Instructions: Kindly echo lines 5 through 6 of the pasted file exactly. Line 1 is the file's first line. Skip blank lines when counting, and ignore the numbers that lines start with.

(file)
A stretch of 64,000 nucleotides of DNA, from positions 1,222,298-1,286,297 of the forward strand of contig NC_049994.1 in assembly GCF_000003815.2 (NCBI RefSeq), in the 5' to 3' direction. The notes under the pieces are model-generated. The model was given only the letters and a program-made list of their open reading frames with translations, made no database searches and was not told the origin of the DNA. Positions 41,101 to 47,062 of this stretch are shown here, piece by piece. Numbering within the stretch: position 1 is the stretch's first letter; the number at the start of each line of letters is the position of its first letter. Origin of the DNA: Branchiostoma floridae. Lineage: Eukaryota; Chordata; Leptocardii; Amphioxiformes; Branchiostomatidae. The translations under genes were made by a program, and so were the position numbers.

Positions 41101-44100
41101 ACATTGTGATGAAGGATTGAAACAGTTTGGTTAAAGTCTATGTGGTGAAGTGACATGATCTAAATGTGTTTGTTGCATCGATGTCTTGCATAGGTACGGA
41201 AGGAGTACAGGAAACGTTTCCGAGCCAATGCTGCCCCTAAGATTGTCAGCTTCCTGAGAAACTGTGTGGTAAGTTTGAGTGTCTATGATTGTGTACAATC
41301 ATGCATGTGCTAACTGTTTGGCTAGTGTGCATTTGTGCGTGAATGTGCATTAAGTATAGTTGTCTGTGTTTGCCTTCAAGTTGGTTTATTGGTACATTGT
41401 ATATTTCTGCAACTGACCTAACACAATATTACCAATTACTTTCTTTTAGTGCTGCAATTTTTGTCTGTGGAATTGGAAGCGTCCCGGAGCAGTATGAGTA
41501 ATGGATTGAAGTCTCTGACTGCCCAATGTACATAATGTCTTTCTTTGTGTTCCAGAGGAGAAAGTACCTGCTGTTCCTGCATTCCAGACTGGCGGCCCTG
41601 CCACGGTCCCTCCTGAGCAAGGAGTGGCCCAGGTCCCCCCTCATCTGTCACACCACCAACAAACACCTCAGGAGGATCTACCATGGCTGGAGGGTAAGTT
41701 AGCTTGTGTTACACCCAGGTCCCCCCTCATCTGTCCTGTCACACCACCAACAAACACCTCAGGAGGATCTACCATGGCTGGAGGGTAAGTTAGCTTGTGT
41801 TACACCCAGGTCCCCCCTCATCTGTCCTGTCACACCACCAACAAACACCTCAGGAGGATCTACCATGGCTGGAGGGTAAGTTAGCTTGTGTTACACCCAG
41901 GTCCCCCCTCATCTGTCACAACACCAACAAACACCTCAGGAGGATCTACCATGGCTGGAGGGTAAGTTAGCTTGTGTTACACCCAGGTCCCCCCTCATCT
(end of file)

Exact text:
41301 ATGCATGTGCTAACTGTTTGGCTAGTGTGCATTTGTGCGTGAATGTGCATTAAGTATAGTTGTCTGTGTTTGCCTTCAAGTTGGTTTATTGGTACATTGT
41401 ATATTTCTGCAACTGACCTAACACAATATTACCAATTACTTTCTTTTAGTGCTGCAATTTTTGTCTGTGGAATTGGAAGCGTCCCGGAGCAGTATGAGTA